ALBANY, Ga. -- Located in the southwest part of Georgia, the city of Albany, which boasts a population of 75,000, is reclusive.
It is three hours from Atlanta and more than an hour and a half from Tallahassee, the city with the closest major airport. And perhaps that is why the city is so self-reliant and resilient.
“This is who our people are,” said Barbara Holmes, CEO of the Albany Chamber of Commerce.
In 2017, a string of tornadoes battered the city, killing five people and causing more than $1 billion in damage.
Only a year later, in October 2018, Hurricane Michael ripped through the area as a Category 3 storm.
Then, this past March, Albany became Georgia’s hotbed for COVID-19 as it quickly amassed the highest number of positive coronavirus cases per capita in the state. Dougherty County, the county in which Albany resides, had 1,700 cases per 100,000 people, while Fulton County, the state’s most populous county where Atlanta is, saw 280 cases per 100,000 people.
Like so many cities across the country, the virus hit Albany’s workforce hard.
“The business impact was immediate, right? It was a swift arc,” said Holmes.
“Our business volume was way off. People were absolutely scared,” added Tim Underwood, who owns a local restuarant called The Rocket. “It was very scary because in my own home that meant my wife was home with the kids. She wasn’t working and she wasn’t able to work.”
What made Albany’s case of unemployment unique, however, is there were no guidelines. It was the first outbreak in the state, so local business officials had to improvise to stay open before guidelines were issued by the Gerogia Department of Public Health and Governor Brian Kemp.
And that’s where the beauty in Albany’s survival story lies.
Shortly after business owners noticed the rise in the coronavirus cases, and before the governor issued any orders, 12 businesses in the community came together to figure out a plan that involved voluntarily closing their dining rooms and moving to take-out only.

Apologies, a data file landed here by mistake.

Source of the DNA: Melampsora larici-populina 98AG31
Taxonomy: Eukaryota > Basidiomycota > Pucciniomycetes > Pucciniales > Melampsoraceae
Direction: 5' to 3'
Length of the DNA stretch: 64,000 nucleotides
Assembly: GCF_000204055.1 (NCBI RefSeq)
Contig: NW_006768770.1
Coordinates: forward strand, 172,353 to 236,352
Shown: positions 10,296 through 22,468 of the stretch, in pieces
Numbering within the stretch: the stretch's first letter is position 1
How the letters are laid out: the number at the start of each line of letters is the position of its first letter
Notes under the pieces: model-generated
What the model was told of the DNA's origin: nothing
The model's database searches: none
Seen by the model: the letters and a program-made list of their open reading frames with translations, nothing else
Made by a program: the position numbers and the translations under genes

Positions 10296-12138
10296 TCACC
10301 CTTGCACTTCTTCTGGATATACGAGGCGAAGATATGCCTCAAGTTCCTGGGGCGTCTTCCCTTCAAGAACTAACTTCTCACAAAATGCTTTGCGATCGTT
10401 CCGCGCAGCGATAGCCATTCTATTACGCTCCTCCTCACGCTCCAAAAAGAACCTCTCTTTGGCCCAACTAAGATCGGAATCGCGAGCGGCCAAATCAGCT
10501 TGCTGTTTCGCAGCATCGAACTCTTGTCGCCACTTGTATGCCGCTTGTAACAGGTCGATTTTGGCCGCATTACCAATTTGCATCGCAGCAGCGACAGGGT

“Our concern was not only our business, but our community,” said Underwood. “We wanted them to know we were there for them. This was what we were going to have to do to survive quickly.”
Underwood quickly slashed his staffing, took a large pay cut and set a budgetary minimum of $12,000 per week in revenue. He says that was the number that would allow his restaurant to survive. Anything less and it would have to close.
Week one, Tim says he made $12,027.
“There’s many of our staff still only working part-time hours, but they’re still working part-time hours and that’s better than not able to work,” said Underwood.
Because of the effort, not a single one of Albany’s stores has closed for good. Yes, workers are fuloughed, but there is hope that at some point that work might come back.
"You know, it’s inspiring and it's encouraging, but what I will say to that is it’s not surprising because this is who Albany is,” said Holmes.
“We’re here to help each other, and I think that’s what gets lost in all of this,” said Underwood. “And I think that’s why, at least in Albany, when you see us coming out I see a brighter future."